A firm that needs money for long-term, general business operations can raise capital through either equity or long-term debt. Whether a firm uses debt or equity to raise capital depends on the relative costs of capital, the firm's current debt-to-equity ratio and its projected cash flow. Equity is a catch-all term for non-debt money invested in the company, and it normally represents a shift in the composition of ownership interests. Debt financing is generally cheaper, but it creates cash flow liabilities that the company must manage properly.

In general, equity is less risky than long-term debt. More equity tends to produce more favorable accounting ratios that other investors and potential lenders look upon favorably. Equity also comes with a host of opportunity costs, particularly because businesses can expand more rapidly with debt financing.

Even though it is common to throw around the terms "debt" and "equity" as if they separately referred to general homogeneous sources, there are actually many different subcategories.


Equity, for instance, can refer to additional financing with private money from existing owners – the founder puts in more of his personal funds. It can refer to contributions from angel investors or venture capitalists who spot an opportunity for increased future profits. Equity can even include a government grant or some other direct subsidy.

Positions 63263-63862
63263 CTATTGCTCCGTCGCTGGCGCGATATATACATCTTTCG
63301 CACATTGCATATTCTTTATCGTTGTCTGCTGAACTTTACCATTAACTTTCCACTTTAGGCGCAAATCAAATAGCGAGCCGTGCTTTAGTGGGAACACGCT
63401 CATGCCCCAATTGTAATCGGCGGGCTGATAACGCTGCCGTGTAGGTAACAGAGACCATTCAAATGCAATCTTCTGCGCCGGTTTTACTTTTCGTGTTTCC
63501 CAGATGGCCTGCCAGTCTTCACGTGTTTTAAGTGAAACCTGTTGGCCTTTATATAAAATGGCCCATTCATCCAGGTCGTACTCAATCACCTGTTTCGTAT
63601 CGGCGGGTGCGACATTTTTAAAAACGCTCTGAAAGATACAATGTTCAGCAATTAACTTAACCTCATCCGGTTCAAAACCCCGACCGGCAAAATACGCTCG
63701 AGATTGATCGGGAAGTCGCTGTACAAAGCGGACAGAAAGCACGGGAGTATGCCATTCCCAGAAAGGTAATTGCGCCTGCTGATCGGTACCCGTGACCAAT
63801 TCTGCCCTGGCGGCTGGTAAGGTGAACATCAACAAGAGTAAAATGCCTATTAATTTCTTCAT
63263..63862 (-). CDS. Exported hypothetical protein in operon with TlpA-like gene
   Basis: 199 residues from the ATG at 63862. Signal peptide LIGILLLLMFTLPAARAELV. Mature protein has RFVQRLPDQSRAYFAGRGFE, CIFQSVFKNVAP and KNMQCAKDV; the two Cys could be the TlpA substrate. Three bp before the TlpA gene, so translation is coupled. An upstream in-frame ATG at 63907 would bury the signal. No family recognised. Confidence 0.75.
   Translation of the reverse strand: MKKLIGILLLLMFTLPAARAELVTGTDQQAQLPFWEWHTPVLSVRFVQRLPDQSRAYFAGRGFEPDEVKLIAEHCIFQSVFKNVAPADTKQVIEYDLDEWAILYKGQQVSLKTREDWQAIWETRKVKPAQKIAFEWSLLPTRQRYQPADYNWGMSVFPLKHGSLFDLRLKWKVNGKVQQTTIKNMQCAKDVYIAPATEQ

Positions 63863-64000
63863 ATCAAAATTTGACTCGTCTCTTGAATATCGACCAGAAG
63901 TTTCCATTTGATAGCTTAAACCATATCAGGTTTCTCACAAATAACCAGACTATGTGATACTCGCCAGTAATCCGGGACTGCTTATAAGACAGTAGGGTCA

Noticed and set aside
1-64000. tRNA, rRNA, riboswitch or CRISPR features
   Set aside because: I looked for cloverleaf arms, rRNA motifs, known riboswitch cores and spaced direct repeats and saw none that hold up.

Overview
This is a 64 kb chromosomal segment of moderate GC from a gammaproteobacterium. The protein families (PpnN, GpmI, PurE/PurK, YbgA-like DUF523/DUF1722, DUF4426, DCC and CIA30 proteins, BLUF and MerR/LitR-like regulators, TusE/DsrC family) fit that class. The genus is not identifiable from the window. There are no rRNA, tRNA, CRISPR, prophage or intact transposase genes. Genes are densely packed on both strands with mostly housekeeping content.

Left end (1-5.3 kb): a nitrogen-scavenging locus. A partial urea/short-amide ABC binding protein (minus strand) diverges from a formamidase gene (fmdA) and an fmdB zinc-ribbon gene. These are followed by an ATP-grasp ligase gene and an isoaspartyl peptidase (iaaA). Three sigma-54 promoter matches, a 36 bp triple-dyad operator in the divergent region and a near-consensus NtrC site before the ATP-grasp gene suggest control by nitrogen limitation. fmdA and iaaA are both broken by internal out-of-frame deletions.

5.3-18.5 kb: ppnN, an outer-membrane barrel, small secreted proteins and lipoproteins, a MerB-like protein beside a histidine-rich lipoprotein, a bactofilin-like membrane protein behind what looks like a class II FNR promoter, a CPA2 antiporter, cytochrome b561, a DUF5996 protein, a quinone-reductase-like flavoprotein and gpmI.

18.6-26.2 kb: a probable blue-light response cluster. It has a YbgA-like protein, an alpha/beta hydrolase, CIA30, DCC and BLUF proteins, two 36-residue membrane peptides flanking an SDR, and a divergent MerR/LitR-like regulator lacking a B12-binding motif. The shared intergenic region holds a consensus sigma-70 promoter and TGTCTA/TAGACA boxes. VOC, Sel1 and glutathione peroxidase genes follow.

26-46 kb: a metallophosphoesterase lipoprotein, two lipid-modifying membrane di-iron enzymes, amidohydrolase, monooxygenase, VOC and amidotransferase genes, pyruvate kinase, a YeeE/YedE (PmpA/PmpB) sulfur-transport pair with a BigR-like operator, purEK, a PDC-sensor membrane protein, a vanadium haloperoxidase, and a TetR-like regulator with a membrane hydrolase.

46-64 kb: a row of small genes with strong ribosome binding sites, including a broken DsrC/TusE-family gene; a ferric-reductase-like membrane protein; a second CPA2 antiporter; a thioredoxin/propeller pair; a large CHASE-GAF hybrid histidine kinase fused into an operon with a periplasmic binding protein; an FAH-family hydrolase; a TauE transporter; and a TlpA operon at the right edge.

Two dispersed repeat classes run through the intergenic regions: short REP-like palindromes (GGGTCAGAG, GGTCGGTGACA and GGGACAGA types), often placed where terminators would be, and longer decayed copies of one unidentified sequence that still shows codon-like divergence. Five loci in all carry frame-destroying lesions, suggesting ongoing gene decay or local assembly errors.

For publicly traded companies, equity is synonymous with the issuance of company shares. This may be the most fickle of all equity capital methods, because shareholders can be very skittish and suffer from a "once bitten, twice shy" mentality if they stop seeing returns.

The decision to use debt is heavily influenced by the structure of the capital transfer. Profits need to be shared with equity investors. If the investment was large enough, equity investors might influence future business decisions.

Long-Term Debt

Any payable due within one year or less is referred to as short-term debt (or a current liability). Debts with maturities longer than one year are long-term debts (non-current liabilities).

Company debt, by its nature, gives another party a claim against future business revenue. If a bank or bondholder gives a business $10,000 today, then the bank or bondholder expects that the firm will return future revenue equaling $10,000 plus accrued interest.

This creates another implicit obligation for the company: It must now generate enough future revenue to cover operating costs and pay back the $10,000 plus interest. More specifically, it must generate enough ongoing cash flow to cover ongoing interest expenses.

Perhaps the greatest advantage to long-term debt is that it allows for expansion without immediate revenue obligations. Startups or cash-strapped companies can use debt to strike while the iron is hot if current reserves are insufficient.

Long-Term Repayment

Equity and long-term debt both need to be repaid over time. Loans have very clear, direct repayments with specified interest amounts and maturity dates. Equity is repaid through ongoing profits and asset appreciation, which creates the opportunity for capital gains.